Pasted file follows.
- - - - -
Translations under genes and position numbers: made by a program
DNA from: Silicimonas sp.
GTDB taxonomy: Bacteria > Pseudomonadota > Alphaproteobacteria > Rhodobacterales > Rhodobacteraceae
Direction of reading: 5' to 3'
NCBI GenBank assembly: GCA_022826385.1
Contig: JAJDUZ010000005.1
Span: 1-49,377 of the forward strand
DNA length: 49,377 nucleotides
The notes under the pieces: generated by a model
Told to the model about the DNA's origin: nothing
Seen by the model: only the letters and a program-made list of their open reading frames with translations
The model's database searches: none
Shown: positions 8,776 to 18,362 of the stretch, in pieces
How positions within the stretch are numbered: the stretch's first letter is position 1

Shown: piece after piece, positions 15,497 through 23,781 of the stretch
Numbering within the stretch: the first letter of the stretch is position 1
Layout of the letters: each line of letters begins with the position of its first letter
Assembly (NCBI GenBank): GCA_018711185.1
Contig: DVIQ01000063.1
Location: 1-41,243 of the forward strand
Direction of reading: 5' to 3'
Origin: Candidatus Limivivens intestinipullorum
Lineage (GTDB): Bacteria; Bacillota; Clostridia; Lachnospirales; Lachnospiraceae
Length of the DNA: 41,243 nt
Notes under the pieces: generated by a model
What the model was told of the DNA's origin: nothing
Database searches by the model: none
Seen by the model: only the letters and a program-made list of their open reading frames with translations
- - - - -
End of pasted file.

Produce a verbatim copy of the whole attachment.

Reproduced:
Translations under genes and position numbers: made by a program
DNA from: Silicimonas sp.
GTDB taxonomy: Bacteria > Pseudomonadota > Alphaproteobacteria > Rhodobacterales > Rhodobacteraceae
Direction of reading: 5' to 3'
NCBI GenBank assembly: GCA_022826385.1
Contig: JAJDUZ010000005.1
Span: 1-49,377 of the forward strand
DNA length: 49,377 nucleotides
The notes under the pieces: generated by a model
Told to the model about the DNA's origin: nothing
Seen by the model: only the letters and a program-made list of their open reading frames with translations
The model's database searches: none
Shown: positions 8,776 to 18,362 of the stretch, in pieces
How positions within the stretch are numbered: the stretch's first letter is position 1

Shown: piece after piece, positions 15,497 through 23,781 of the stretch
Numbering within the stretch: the first letter of the stretch is position 1
Layout of the letters: each line of letters begins with the position of its first letter
Assembly (NCBI GenBank): GCA_018711185.1
Contig: DVIQ01000063.1
Location: 1-41,243 of the forward strand
Direction of reading: 5' to 3'
Origin: Candidatus Limivivens intestinipullorum
Lineage (GTDB): Bacteria; Bacillota; Clostridia; Lachnospirales; Lachnospiraceae
Length of the DNA: 41,243 nt
Notes under the pieces: generated by a model
What the model was told of the DNA's origin: nothing
Database searches by the model: none
Seen by the model: only the letters and a program-made list of their open reading frames with translations